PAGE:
Social Security

Caring for our elders is the collective responsibility of society, not an individual responsibility.

While I try to stay informed, I do what I can to stick to the news and avoid political commentary – it just gets my blood pressure up. But every now and then something slips through my filters and raises said blood pressure to the point where I have to say something. This is one of those times.

I’ve had it with Rick Perry and Rush Limbaugh all the other right wing talking heads calling Social Security a “Ponzi scheme.” This is not a debate tactic. It is not a policy proposal. It is not political theory. It is a lie – a deliberate falsehood told with the intent to deceive and manipulate.

The intent is to associate Social Security – the most effective and, dare I say it, the most loved government program in the history of this country – with a white collar criminal who enriched himself by deceiving his clients. Nobody knows who Ponzi was, but everyone knows his disciple Bernie Madoff, who is justly rotting in jail.

Social Security has always been the “third rail” of politics – touch it and die. That’s a problem for politicians who are philosophically opposed to it. The human brain doesn’t work on logic, it works by association. Say “Social Security” and “Ponzi scheme” in the same sentence enough times and people will start to associate the two. That can finally make it possible for politicians to abandon the collective care of our elders without losing their elected offices.

Caring for our elders is the collective responsibility of society, not an individual responsibility.

The facts aren’t in question. Social Security isn’t an investment scheme, legal or otherwise. It’s a public pension plan. It operates on the principle of collective responsibility – each generation pays for the retirement of today’s elders and its retirement will be paid for by tomorrow’s adults.

There are some aspects of the plan that invite confusion, especially by those who want to be confused. Those who pay more Social Security taxes while working will draw more benefits once retired, up to a point. That ceiling is used to justify a cap on Social Security taxes – no taxes are collected on income over $106,800 per year. And due to the increased payouts expected when the baby boomer generation retires, taxes were raised and supposedly placed in a “trust fund” to be drawn down in later years. But the facts remain – Social Security is a public pension program, not an investment plan.

Caring for our elders is the collective responsibility of society, not an individual responsibility.

The idea of retirement is very new. In tribal societies, elders simply worked less as their capacities declined. Of course, in tribal societies, not a lot of people lived to be very old. Throughout most of civilization, families have cared for their parents and grandparents – thus the motivation for large families, to insure that someone could take care of you in your old age. But in almost no situations were people expected to take care of themselves up the the point of death.

Where there were no adult children to care for their elders, or when those adult children didn’t have the resources, it went badly for the elders. Even if we wanted to return to a “your children are your retirement plan” arrangement, modern Western society has destroyed the extended family. If there are no jobs where you live, you’re expected to move to where the jobs are. I’ve done that three times, moving from Tennessee to Indiana to Georgia to Texas. It’s hard to take care of your parents and grandparents when they’re half a country away.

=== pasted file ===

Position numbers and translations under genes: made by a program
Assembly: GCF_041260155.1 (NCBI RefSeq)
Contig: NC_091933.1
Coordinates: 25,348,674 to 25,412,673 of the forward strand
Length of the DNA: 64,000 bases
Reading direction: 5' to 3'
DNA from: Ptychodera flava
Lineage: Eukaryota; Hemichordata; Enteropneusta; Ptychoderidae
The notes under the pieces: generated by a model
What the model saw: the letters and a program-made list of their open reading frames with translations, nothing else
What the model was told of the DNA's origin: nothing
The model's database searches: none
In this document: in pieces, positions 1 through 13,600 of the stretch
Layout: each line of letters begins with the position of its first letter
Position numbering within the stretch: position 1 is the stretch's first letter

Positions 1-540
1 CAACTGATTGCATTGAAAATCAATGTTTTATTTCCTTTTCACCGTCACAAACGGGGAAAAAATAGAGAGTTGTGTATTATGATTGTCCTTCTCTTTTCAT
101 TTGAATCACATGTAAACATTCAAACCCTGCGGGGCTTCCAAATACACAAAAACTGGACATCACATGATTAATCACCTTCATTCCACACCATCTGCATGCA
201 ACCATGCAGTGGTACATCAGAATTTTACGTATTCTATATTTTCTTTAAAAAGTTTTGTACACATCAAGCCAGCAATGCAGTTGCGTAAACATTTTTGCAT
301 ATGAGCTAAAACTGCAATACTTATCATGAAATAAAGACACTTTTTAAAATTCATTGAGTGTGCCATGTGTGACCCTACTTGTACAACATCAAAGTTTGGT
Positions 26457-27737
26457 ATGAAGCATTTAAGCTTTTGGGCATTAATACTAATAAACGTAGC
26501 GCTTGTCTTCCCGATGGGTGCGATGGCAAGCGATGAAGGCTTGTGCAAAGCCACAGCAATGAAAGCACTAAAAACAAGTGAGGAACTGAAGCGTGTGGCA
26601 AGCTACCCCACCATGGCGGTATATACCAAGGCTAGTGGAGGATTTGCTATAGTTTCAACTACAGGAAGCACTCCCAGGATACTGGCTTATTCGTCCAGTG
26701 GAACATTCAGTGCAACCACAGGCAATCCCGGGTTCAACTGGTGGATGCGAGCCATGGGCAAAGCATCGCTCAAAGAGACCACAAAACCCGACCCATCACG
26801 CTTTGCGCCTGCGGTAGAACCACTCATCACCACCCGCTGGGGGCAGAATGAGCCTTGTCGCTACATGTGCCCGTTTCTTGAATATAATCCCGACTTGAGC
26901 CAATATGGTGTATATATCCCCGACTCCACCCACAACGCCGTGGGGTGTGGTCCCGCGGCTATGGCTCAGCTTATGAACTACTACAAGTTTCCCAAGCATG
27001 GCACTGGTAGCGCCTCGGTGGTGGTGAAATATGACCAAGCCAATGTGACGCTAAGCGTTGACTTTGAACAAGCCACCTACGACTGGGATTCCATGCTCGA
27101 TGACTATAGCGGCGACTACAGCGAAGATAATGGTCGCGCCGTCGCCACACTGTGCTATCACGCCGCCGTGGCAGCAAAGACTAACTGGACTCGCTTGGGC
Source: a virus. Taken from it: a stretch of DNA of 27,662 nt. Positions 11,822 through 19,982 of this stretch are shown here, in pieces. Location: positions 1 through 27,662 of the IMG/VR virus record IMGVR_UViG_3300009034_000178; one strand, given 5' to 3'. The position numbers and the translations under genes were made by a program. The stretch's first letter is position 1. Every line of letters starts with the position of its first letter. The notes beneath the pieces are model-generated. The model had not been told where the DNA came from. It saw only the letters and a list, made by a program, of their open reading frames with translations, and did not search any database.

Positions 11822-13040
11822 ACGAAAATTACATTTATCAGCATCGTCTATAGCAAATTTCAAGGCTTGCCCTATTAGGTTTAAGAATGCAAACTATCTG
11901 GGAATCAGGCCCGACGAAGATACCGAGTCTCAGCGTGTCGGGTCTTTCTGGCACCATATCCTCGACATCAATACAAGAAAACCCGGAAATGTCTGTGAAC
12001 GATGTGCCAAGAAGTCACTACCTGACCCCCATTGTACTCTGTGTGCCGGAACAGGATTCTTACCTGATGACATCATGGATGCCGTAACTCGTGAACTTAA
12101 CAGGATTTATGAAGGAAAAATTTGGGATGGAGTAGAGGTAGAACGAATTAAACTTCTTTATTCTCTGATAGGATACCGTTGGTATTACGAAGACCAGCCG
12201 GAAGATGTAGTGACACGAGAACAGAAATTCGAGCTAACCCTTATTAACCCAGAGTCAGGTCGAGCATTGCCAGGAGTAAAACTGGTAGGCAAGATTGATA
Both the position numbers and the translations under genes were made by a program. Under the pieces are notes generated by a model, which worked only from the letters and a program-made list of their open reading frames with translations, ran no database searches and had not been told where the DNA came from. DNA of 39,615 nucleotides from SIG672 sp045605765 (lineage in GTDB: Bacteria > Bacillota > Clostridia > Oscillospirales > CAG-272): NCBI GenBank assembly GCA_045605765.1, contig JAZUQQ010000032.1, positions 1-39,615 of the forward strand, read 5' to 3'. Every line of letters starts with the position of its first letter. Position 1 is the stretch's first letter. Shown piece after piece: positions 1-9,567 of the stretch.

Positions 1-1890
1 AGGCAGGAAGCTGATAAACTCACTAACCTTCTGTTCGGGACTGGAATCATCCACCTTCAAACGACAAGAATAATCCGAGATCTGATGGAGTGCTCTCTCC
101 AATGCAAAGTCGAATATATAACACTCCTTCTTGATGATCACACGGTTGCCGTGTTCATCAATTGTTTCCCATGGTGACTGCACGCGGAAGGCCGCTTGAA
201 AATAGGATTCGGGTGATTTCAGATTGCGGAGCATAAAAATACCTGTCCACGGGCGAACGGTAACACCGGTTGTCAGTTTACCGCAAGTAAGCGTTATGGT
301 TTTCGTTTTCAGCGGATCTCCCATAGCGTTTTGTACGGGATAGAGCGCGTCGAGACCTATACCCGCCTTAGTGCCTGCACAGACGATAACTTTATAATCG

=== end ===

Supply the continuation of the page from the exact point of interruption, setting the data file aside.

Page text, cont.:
Caring for our elders is the collective responsibility of society, not an individual responsibility.

And so we’ve developed other arrangements for caring for our elders. I remember the HR presentation on retirement when I started my professional career in 1984. It said “financing retirement is a three-legged stool: employer pensions, Social Security, and personal savings.” Employer pensions are all but gone – small businesses never had them and corporations say they can’t afford them. This puts even more pressure on personal savings. Over the last 4-½ years the balance in my retirement account has gone up 3% (in total, not per year), even though I’m saving 12% of my pay and my employer is adding another 3%. My rate of return is negative. If I was nearing retirement I’d be seriously worried – as it is I’m just hoping the economy improves enough for it to start growing again before I get too much older.

At least I make enough that I can save – people in low-wage jobs need all they make and then some just to get by.

If you’re very frugal or very lucky – or if you’re rich to start with – you can finance your own retirement. The majority of us can’t.

Caring for our elders is the collective responsibility of society, not an individual responsibility.

The opponents of Social Security feed people’s evolutionary selfishness and suspicion of others.

“Why should I have to pay for someone’s retirement when they weren’t responsible like I am?” This is the part of the lone wolf myth Perry et al are trying to popularize. Maybe they were irresponsible or maybe they had bad luck or maybe they never made enough to be able to save. As the current economy has shown, you can do all the right things and still end up screwed.

“Why should I have to pay for someone’s retirement when they don’t need Social Security?” This is the other side of the lone wolf myth. The fact is that very few people “don’t need” Social Security. Keeping them in the system reinforces the idea of collective responsibility and collective benefits.